5. West Midlands (£367 billion)

6. East Midlands (£336.1 billion)

7. Scotland (£322.1 billion)

8. Yorkshire & Humberside (£300 billion)

9. North West (£253.9 billion)

10. Wales (£223.3 billion)

11. North East (£162.9 billion)

Of course, that table only gives you the overall total and it may be fair to assume that the North East for example, is less densely populated with housing that London. However, those figures are a good indication of an overall picture.

”Property wealth per head is driven by one key factor – demand,” said’s Nigel Lewis.

”Homes in and around the capital will always be sought-after because of the increased population density in the South and its better employment opportunities.”

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Action Required to Make Home Ownership More Than Just a Dream

by Alison Feemantle

Earlier in the week we saw the reaction of Shelter, the housing and homelessness charity to a survey claiming that property rental could soon become a permanent way of life for many. The organisation suggested that the government had to wake up to the reality that only a quarter of the UK population may be owning their own home by the year 2025 and to ensure that improvements were made in all areas.

“It’s time government woke up to the fact that ‘rental Britain’ is here to stay,” said Shelter’s Chief Executive Campbell Robb.

While these are apt comments, some observers were surprised that the organisation didn’t take the opportunity to suggest that home ownership needs to be more affordable. To be fair however, Shelter have been vocal on this subject in the past but for the time being, this particular challenge has been taken up by another charity – the Joseph Rowntree Foundation.

The organisation focuses on potential buyers between the ages of 18 and 24: At present it claims that 2.4 million of them live in private rented accommodation but as they attempt to save for home ownership, ‘inflated’ house prices mean that they face an uncertain future.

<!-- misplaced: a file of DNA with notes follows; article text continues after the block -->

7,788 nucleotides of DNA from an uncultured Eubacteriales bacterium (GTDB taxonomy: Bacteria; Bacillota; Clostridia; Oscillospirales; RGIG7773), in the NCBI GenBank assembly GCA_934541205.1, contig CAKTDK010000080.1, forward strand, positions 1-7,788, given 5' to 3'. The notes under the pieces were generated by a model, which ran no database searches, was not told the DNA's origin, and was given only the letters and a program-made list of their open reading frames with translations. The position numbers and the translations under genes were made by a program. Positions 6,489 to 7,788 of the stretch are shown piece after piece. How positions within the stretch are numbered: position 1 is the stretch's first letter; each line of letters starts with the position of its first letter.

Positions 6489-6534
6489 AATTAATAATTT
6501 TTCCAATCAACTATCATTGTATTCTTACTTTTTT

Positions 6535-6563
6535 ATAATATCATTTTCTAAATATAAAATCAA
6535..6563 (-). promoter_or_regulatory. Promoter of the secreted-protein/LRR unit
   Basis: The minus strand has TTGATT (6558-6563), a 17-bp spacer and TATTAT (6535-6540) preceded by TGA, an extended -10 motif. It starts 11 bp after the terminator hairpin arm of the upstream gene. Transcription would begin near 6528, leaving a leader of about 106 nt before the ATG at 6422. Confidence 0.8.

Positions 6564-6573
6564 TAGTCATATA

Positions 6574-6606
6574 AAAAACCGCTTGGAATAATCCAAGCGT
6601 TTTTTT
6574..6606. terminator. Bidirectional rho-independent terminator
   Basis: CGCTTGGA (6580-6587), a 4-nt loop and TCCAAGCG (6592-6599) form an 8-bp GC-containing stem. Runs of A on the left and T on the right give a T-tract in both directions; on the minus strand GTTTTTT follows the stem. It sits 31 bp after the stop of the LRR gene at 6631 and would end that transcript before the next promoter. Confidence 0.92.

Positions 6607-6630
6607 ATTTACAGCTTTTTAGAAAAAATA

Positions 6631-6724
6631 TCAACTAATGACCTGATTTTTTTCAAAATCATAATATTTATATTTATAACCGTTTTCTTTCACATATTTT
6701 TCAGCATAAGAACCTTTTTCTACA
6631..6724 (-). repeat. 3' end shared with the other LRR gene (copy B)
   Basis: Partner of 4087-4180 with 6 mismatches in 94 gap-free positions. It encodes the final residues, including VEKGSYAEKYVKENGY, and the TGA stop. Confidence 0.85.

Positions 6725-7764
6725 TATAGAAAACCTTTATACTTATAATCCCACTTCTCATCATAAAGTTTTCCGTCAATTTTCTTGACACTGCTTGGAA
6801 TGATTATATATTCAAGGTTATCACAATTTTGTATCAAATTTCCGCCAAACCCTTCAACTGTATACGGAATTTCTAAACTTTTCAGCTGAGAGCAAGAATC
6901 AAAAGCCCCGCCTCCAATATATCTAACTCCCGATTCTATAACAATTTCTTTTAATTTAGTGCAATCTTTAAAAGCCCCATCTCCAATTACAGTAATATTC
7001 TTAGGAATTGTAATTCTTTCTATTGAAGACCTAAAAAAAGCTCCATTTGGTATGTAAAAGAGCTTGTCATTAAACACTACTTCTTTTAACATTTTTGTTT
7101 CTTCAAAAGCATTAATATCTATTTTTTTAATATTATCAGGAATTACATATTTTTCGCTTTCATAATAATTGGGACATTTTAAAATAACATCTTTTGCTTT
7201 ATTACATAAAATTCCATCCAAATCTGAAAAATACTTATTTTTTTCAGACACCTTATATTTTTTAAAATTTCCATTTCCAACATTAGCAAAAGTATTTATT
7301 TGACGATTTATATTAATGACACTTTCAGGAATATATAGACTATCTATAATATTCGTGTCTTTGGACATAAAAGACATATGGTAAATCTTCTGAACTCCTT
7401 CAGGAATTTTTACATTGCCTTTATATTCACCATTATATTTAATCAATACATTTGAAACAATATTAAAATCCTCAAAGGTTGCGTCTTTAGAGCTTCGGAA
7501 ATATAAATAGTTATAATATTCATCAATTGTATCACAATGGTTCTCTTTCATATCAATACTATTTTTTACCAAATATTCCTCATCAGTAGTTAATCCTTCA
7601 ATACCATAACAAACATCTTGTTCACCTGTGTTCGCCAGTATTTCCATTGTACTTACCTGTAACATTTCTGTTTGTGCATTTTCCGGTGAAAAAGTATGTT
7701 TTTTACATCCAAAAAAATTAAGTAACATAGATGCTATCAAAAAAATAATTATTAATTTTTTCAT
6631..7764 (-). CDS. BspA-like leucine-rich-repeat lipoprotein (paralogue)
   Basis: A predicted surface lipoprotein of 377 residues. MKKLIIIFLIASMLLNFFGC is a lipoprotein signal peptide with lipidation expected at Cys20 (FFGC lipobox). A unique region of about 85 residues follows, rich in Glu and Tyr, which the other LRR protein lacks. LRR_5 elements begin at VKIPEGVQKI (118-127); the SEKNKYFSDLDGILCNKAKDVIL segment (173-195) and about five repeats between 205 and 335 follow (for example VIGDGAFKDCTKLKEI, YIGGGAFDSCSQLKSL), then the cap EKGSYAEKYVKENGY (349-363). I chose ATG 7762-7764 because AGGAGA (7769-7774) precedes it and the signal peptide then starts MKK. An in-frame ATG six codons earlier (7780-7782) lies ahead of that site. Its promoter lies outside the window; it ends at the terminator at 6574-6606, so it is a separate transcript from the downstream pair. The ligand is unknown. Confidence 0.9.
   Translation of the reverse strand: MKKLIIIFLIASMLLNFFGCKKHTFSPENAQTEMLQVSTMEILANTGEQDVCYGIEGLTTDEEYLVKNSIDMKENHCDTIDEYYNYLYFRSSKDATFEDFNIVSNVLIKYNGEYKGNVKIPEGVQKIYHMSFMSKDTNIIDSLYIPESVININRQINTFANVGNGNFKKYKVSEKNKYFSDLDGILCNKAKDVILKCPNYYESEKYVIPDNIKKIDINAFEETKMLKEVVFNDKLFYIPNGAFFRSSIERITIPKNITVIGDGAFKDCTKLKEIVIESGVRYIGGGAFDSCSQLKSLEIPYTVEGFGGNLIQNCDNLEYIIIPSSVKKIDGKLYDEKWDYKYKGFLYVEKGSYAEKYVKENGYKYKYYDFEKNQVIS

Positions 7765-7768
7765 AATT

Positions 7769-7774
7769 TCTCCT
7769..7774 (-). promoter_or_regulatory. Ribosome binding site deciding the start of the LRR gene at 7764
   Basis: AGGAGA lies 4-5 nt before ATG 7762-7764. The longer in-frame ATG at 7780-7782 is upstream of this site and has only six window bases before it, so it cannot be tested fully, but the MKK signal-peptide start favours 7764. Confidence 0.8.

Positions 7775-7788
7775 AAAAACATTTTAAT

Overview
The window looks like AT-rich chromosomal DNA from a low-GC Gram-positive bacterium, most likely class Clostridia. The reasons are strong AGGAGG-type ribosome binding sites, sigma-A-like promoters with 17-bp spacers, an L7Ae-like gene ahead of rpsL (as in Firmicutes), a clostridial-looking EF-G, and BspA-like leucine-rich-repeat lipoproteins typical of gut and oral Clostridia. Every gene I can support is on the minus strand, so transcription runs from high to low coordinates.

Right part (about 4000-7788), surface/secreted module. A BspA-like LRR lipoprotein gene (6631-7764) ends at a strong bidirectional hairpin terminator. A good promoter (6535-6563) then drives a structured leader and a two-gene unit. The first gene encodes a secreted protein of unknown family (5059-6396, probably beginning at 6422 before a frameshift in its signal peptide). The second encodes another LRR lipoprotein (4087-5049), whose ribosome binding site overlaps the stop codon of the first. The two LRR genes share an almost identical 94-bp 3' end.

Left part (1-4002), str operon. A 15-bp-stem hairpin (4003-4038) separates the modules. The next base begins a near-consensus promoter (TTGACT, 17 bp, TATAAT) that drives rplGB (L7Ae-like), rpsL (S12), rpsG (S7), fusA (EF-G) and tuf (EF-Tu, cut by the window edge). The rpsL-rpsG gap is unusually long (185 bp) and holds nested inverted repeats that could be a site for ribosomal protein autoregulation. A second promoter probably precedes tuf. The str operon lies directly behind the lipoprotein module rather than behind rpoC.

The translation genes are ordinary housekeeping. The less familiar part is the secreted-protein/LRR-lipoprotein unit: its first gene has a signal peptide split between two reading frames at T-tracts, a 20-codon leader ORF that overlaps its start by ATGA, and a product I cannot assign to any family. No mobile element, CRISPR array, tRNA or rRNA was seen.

The foundation then calls for major reforms in order to avoid a permanent rental trap by the start of the next decade. By 2020 it claims that young people will be staying with their parents for longer and they will subsequently need to call on those parents to help them purchase their own home.

Those that decide that staying at home has run its course face the prospect of a long period of private rental.

“The challenges facing young people by 2020 will require fundamental changes to the UK housing system. Young people are particularly vulnerable in a badly functioning housing system due to their lack of resources and opportunities,” the report states.

It goes on to echo the comments made by Shelter in suggesting that huge reforms are needed in the private rental sector.

“There is a particular need to reform the private rental sector, balancing the interests of both landlords and tenants. The growing number of families living in the private rental sector will create a need for more stability in the sector,” the report concludes.

While Shelter and the Joseph Rowntree Foundation may be approaching things from slightly different angles, they both agree that home ownership may become just a distant dream unless more positive steps are taken to address the issue.

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Rental Trap or New Way of Life?

by Alison Feemantle

In previous weeks, studies and surveys have told us that many families are currently caught up in a rental trap. With the lack of available mortgages and the struggles for first time buyers to raise a deposit for a new property, a significant proportion of potential buyers are having to be patient in the current climate.

However, there are increasing suggestions that this pattern is set to become a permanent way of life for this and possibly future generations. A study by Cambridge University which has been published by The Observer suggests that much of the UK buying public face being locked out of the market for the long term.

In the present day, the survey claims that 35% of the population are homeowners although that figure has dropped from 43% in 1993. It goes on to claim that further decline is set to follow and that as few as 27% of us will own our own homes by the year 2025.